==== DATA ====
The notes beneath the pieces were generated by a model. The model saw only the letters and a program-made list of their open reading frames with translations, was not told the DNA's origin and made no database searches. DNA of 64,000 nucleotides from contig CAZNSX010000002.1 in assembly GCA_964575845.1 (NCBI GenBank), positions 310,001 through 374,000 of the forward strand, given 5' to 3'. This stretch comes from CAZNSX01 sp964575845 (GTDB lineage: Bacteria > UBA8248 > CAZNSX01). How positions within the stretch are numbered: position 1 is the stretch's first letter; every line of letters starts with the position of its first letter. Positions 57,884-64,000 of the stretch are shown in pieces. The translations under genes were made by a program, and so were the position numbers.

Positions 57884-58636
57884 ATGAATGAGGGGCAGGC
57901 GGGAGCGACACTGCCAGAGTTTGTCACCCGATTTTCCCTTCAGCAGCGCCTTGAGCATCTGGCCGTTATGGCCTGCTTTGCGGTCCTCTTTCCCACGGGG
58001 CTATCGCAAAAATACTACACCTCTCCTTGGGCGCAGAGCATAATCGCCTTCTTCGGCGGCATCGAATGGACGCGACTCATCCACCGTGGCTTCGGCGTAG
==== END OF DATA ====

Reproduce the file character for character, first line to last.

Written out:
The notes beneath the pieces were generated by a model. The model saw only the letters and a program-made list of their open reading frames with translations, was not told the DNA's origin and made no database searches. DNA of 64,000 nucleotides from contig CAZNSX010000002.1 in assembly GCA_964575845.1 (NCBI GenBank), positions 310,001 through 374,000 of the forward strand, given 5' to 3'. This stretch comes from CAZNSX01 sp964575845 (GTDB lineage: Bacteria > UBA8248 > CAZNSX01). How positions within the stretch are numbered: position 1 is the stretch's first letter; every line of letters starts with the position of its first letter. Positions 57,884-64,000 of the stretch are shown in pieces. The translations under genes were made by a program, and so were the position numbers.

Positions 57884-58636
57884 ATGAATGAGGGGCAGGC
57901 GGGAGCGACACTGCCAGAGTTTGTCACCCGATTTTCCCTTCAGCAGCGCCTTGAGCATCTGGCCGTTATGGCCTGCTTTGCGGTCCTCTTTCCCACGGGG
58001 CTATCGCAAAAATACTACACCTCTCCTTGGGCGCAGAGCATAATCGCCTTCTTCGGCGGCATCGAATGGACGCGACTCATCCACCGTGGCTTCGGCGTAG